In 1976, I bought a new Ford F-150 pick-up with a 351 "M".Motor. I bought in coastal Massachusetts. Had I bought it in Denver, it would have bees set up for "high altitude" driving. Like Denver. The gas mileage sucked. There was no way of knowing what you bought. If you came down to Massachusetts and bought my truck, it would have run like suck in Denver and have needed adjustments by the dealer (high altitude kit). The same truck bought in Denver would have run fine, maybe too lean, better gas mileage, shorter engine life. Today, my 2001 BMW 325XI wagon doesn't care where I drive it because the onboard computer constantly adjusts the fuel system with info from oxygen sensors. It even has the ability to tell whether you are using high octane fuel or "regular" grade and adjust the settings in the brain.
I think that it is already being done with sealed combustion and variable speed fan motors, You just didn't realize that it was done.
Mark Etherton said that there is a 2% pick-up in input with sealed combustion. It has to be because of the variable fan speed. If 2%, why not 4%. With a modulating gas and fan speeds, anything is possible. I'm not talking 4 meters in altitude, just 2 to 3. They're already set up for Seal Level where most of us work.
Another stunning bit of useless information from CM, I've been saying for over a week on Boards that they will never find wreckage from the Boeing 777 that is missing because of trash in the ocean where it went missing. It is lost in a "Gyre" however that is defined. Some prognosticator this afternoon was commenting on the stuff they keep finding that they can't find after it is first spotted or its nothing. The area that they are searching has floating trash to the tune of 43,000+ pieces of trash and debris PER SQUARE MILE!!!!.  And I complain about taking out the trash.
Hopefully, no trash at 3,000 meters.

It was fine:

@ March 31, 2014 5:05 PM in Bad hydronic panel install...

And it was just fine. It worked for 2 years.
In your travels, you must see some fine examples of Kindergarten Plumbing Picasso's.
What were they thinking?
Is it even legal to vent a Weil-McLain 90+ boiler into a chimney? Let alone with the atmospheric gas water heaters. How did the they handle the Stainless Steel exhaust that's part of the heat recovery? The condensate? Is it just run on the floor?
Sounds right nifty.

1/2" piping:

@ March 31, 2014 4:51 PM in Navien 240 combi installed - I have concerns

It is perfectly acceptable to pipe a house 3/4" and 1/2" copper and the house must have a 3/4" service into the house. And then, a 3/4" pressure reducing valve. You split the copper into 2 halves, one going for the cold and the other feeding the water heater. That way, you have equal hot and cold water pressure and volume on both sides of the shower valve. Good money is on a bad PRV. If you have 110# at the street, and the house isn't on a hill, 100' above the street, 110# is enough to blow a glass out of your hand.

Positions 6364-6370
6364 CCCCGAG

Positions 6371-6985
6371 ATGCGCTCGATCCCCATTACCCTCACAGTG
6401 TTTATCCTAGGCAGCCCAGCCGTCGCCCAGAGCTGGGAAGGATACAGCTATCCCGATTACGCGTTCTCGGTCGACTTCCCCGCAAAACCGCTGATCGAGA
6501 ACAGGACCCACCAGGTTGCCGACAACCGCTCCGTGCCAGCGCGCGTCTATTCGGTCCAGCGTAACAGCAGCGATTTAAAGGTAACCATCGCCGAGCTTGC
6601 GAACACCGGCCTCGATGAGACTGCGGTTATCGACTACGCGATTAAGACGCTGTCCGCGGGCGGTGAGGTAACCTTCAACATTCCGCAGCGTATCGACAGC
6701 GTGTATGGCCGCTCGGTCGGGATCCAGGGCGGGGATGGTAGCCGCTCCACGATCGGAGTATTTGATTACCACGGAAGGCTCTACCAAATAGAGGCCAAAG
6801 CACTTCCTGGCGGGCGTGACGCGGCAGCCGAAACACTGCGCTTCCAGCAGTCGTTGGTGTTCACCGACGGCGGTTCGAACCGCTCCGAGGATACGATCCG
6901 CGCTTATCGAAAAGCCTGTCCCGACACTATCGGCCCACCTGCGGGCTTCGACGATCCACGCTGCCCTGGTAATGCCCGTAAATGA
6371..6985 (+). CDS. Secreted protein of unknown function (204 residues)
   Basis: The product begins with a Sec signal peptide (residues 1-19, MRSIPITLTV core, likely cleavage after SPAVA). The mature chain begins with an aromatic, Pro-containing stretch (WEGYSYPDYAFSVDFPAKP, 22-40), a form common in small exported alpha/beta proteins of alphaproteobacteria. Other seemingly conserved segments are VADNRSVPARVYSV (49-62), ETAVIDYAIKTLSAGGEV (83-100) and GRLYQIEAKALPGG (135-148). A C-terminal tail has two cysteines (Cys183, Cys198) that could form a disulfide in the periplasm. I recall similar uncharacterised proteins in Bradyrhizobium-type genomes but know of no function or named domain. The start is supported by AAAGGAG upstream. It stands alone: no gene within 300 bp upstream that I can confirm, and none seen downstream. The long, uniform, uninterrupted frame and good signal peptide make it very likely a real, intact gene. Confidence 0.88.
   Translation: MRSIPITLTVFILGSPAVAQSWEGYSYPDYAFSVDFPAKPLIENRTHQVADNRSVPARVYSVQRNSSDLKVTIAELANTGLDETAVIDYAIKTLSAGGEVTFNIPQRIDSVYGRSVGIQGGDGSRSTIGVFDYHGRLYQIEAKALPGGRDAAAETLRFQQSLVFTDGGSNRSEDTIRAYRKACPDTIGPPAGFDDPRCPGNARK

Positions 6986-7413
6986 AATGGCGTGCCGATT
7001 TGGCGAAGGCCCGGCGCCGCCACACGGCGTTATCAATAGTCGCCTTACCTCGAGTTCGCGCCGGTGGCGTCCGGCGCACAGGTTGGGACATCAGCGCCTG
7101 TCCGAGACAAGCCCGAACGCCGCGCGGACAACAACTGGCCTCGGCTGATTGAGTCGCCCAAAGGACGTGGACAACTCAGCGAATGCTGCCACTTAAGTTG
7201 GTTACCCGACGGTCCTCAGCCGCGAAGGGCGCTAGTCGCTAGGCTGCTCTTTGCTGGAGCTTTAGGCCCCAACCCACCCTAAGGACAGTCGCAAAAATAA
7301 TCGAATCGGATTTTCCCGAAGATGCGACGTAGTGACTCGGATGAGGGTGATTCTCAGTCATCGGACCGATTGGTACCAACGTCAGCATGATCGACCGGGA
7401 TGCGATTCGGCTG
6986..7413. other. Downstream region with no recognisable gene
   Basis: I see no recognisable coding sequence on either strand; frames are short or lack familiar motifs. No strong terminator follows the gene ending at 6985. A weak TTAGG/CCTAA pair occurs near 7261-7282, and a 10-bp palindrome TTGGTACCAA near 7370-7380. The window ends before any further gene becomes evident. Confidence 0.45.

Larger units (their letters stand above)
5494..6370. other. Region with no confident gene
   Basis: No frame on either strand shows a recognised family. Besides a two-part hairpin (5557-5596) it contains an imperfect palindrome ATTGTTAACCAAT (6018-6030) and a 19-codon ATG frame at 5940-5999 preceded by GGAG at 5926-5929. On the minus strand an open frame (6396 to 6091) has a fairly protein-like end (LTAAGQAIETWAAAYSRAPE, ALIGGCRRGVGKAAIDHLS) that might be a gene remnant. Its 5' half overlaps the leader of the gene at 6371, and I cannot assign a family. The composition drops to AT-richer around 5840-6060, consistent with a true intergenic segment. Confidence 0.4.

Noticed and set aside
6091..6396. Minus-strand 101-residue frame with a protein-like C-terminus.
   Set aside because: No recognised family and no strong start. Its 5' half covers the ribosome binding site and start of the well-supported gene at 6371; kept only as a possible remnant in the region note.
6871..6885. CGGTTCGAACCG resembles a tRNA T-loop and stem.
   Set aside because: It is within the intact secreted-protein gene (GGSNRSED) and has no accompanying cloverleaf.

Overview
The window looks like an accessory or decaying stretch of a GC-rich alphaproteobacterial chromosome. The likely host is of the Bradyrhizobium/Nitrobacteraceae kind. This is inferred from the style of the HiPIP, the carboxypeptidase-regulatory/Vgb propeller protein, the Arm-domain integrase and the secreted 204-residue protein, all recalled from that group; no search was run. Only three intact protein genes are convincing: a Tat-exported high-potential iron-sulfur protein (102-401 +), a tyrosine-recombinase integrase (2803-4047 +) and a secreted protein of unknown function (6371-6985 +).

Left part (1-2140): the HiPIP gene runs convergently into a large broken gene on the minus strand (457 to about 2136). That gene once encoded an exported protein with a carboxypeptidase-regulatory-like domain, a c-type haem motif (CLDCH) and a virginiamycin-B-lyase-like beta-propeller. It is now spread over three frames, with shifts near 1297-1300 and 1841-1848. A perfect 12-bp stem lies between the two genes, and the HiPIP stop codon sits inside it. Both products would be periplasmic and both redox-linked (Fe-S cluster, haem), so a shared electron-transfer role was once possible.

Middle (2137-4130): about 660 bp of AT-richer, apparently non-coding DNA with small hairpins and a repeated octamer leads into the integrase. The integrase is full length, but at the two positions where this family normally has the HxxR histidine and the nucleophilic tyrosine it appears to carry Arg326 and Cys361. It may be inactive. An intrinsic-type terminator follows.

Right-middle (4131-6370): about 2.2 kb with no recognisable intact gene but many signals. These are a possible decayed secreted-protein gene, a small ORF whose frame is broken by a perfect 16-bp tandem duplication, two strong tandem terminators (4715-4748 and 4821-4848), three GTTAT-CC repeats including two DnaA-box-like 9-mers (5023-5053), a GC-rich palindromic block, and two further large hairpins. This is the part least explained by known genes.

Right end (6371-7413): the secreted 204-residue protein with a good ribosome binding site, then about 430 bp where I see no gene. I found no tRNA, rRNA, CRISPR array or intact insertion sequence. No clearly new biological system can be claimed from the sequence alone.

We always talk about the need for digital combustion analysis on heating equipment. You need pressure gauges to tell you what's up. You need one on the street side and the house side of the PRV. To see if the street side is 100#+, and stays there when t runs, or drops appreciably while running, and see that the house side is adequate for the height of the house and how much it drops.
For smelly toads sake, all the hot shot plumbers are now running home run 1/2" PEX CTS tube in all the new and old houses. 1/2" CTS PEX has a smaller ID tha 1/2" Copper Tube.

Bleach @ Bacteria:

@ March 31, 2014 4:35 PM in Dormant commercial water heating system

If its just safe water in the system your concerned about, and the system has been sitting dormant for a very long period of time, there are other considerations. It is kind of a aerobic (lives in air) and anaerobic (lives without air). Li lives in slime inside pipes and lives in shower heads or cooling tower water.
If everything is on the up and up with this place, and you want to get it going, I'd take a great big air compressor and blow down the entire system. And blow a lot of air through the system. It will get rid of any slime and critters that reside there. The air/oxygen will kill any anaerobic bacteria. The swirling air and water will polish the insides clean. If the water is off, you can test for leaks. If you're really serious about doing a fine thing, after blowing out all the water (and you WILL blow it all out), note the water meter reading before you fill it and then what it is when you are done. Compute your bleach strength on the amount of water in the system. You can connect a handy utility water pump to a drain on the water service as close to where it comes in to the building and mix bleach and water in a 5 gallon bucket or two and get all that bleach into the system. Let it sit. Blow it all out with air, then, fill and flush to your desires.